Infection control products like masks, gloves and sanitizing cleaners didn’t used to be a huge selling factor for most home medical equipment providers—until about a year ago. When the coronavirus pandemic began, such items became high-demand, and stocking them provided an opportunity to connect with the local community and bring customers into their stores (or at least to the curb for pickup). HomeCare talked with Sydel Howell, owner and chief operating officer of San Diego Homecare Supplies, about her company’s wins and losses during COVID-19—especially when it came to selling infection control products.
HOMECARE: You had some success selling infection control products during COVID-19, right?
SYDEL HOWELL: We beat Amazon! In the beginning, prices were out of control and I actually almost didn’t get any because I felt so bad having to charge people that much. Pre-pandemic, a box of 100 surgical masks was like $6 or $7, and when we first started to get inventory, it was more like $60 or $70.
HC: Were people willing to pay that much for masks?
HOWELL: Absolutely. And we got it in stock before Amazon or Walmart and our phones were ringing off the hook.
HC: How did you get inventory?
HOWELL: I actually ended up with a double order because one of my vendors who I usually buy from was not coming through. This other guy called me and said, “I have them in my car, do you want to see them?” Now, normally, I’d say no way, because I don’t do business with people like that. There was so much shady stuff going on; it was like the Wild West.
We’re a family business and we’ve been around for three decades—I’m not just here to make a buck. I’d rather sell nothing than sell something that’s shady. But this guy seemed trustworthy and he drove from Los Angeles with his inventory in his car, and sure enough, they were amazing, really good quality, great packaging. I ended up with 1,400 boxes of 100 facemasks that I needed to sell for at least $60 to $70 to make my margin. Talk about scary! I asked my mom what I should do; she is fearless. She emigrated here from Ecuador at 13 and they had to build out of nothing. She still owns the business so I had to check with her—and she said to buy them. So, I spent tens of thousands of dollars on a product that I wasn’t sure I was going to be able to sell.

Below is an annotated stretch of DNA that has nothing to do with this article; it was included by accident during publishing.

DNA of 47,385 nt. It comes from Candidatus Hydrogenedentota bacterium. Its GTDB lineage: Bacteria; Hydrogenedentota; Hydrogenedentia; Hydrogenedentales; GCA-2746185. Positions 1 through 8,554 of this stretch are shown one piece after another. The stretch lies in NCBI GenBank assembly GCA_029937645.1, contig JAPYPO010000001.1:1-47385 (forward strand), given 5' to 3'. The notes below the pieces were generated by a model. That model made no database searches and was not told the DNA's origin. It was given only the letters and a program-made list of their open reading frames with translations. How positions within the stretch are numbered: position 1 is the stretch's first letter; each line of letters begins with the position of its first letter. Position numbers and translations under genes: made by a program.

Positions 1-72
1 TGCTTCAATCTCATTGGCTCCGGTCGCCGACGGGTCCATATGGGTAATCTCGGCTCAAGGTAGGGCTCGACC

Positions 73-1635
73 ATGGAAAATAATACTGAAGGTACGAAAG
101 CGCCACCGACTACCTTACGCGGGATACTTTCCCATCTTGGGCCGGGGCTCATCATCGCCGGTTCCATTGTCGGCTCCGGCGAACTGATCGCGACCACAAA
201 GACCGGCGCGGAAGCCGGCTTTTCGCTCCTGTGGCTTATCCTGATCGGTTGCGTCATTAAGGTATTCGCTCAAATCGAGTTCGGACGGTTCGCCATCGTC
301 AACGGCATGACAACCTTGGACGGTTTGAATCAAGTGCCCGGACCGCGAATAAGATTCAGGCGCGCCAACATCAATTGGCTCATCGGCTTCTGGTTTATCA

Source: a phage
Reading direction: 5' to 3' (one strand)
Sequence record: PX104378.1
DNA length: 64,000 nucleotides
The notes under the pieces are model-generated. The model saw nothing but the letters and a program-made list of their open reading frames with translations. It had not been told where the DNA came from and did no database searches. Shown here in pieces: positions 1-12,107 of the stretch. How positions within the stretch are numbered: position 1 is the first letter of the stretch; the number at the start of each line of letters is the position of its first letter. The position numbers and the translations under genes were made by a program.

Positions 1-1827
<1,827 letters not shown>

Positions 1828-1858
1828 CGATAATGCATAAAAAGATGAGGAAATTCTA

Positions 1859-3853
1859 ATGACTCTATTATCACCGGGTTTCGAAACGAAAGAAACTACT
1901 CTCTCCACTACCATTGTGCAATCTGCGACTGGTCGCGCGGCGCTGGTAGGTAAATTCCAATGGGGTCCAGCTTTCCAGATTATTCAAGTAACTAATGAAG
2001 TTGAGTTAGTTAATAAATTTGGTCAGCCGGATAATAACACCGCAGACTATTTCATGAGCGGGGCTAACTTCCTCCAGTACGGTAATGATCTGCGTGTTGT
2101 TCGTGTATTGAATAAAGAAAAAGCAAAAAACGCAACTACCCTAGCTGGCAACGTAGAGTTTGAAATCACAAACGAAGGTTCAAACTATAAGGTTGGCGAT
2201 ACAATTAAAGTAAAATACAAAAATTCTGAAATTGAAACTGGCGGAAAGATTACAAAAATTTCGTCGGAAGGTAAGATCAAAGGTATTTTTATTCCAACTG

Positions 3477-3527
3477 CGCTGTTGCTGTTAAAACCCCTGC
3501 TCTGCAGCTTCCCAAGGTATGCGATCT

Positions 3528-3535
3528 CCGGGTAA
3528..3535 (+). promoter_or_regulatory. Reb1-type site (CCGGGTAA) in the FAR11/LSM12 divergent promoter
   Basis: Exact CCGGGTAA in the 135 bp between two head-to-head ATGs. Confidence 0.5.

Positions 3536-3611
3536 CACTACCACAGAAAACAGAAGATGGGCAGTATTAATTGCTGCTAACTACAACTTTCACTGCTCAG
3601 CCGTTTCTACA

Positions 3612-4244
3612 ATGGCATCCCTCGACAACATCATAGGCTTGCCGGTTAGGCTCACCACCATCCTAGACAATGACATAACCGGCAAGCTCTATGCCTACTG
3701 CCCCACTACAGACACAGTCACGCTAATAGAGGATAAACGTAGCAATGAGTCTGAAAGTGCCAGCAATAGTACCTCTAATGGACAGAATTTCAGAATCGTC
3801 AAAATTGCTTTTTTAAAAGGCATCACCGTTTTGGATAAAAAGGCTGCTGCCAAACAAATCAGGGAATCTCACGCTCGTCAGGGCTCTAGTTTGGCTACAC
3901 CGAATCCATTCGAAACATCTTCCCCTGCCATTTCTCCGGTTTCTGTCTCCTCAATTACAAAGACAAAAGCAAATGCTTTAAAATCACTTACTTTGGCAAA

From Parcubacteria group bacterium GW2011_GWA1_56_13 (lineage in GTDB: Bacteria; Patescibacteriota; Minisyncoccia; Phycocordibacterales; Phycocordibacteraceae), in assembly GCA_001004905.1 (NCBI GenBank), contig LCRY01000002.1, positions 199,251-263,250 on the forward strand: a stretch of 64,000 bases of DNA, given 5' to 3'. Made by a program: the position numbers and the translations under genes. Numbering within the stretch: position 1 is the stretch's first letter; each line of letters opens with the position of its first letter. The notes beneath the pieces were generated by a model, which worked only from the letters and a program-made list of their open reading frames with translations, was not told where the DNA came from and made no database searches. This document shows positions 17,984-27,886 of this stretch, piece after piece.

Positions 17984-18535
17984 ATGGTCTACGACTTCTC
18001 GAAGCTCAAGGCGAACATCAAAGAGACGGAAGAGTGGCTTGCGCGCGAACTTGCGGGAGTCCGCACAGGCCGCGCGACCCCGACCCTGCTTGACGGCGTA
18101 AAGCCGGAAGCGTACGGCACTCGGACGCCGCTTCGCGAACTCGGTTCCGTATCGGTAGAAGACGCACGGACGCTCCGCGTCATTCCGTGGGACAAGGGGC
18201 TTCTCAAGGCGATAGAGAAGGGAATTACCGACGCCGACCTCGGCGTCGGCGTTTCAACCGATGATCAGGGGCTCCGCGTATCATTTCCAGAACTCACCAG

HC: Wow, that sounds stressful!
HOWELL: I realized that I love the predictability of selling socks and bras and wheelchairs. There’s a reason I didn’t go to work on Wall Street after business school. But during that time, you had to be prepared to take a risk.
For example, early on, there was no sanitizer anywhere; the breweries were just starting to make sanitizer. One of the guys in the Independent Medical Retailers group said, “I found this company in Tennessee that makes fog for Halloween and they’re selling sanitizer. It comes in a 50-pound drum and you have to put it in little bottles and here’s the peppermint oil you have to add to it because it smells so bad.” And people were lining up at his shop to get it. So I bought a drum. And then it was a matter of finding the bottles, and then I couldn’t find the lids. I felt like I was one day late to the party and everyone had already eaten the food and done the pinata, and I was like “I’m here!” I still have 46 gallons of the stuff. Sometimes you take a risk and you don’t win. With the masks, there came a time when they were available at Home Depot and in Target and in weird places that don’t sell masks—and then it was over. We knew that would happen. But I was able to sell enough to cover our investment, and probably the last six cases or so, I sold at cost or at a small loss.
HC: But were there other benefits?